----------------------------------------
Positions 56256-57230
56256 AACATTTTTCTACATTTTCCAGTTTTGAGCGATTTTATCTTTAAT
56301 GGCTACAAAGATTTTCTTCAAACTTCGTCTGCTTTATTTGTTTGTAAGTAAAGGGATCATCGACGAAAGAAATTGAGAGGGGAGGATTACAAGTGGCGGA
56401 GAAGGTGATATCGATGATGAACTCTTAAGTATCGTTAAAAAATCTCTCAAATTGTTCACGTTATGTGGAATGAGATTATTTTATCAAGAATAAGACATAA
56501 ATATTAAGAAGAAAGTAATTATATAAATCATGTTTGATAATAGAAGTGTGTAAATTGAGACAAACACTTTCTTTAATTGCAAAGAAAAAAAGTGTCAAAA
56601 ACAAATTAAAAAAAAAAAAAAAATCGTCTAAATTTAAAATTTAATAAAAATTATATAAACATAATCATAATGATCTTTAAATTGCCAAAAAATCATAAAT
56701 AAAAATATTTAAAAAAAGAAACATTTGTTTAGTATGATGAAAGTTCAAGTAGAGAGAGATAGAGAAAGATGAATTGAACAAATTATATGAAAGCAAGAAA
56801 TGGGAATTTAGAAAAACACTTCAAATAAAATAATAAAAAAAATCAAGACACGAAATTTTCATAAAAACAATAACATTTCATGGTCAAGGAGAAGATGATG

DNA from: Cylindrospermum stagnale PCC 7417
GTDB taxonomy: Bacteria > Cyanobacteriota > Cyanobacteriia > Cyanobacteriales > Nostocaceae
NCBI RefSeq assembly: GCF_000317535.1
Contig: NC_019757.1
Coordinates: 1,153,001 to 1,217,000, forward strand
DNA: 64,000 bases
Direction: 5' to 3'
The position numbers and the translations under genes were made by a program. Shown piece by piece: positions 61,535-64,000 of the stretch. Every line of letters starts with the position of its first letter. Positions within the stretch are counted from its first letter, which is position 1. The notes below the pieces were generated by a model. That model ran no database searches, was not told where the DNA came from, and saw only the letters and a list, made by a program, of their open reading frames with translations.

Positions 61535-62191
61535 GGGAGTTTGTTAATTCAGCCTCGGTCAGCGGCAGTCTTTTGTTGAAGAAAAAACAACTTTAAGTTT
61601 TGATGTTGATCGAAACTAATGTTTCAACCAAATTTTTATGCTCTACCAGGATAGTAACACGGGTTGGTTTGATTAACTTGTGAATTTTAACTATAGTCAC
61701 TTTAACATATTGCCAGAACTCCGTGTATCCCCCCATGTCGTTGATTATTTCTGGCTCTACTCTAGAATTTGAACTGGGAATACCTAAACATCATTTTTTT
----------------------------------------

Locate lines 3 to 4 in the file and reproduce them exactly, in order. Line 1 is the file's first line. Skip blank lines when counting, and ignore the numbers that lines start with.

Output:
56301 GGCTACAAAGATTTTCTTCAAACTTCGTCTGCTTTATTTGTTTGTAAGTAAAGGGATCATCGACGAAAGAAATTGAGAGGGGAGGATTACAAGTGGCGGA
56401 GAAGGTGATATCGATGATGAACTCTTAAGTATCGTTAAAAAATCTCTCAAATTGTTCACGTTATGTGGAATGAGATTATTTTATCAAGAATAAGACATAA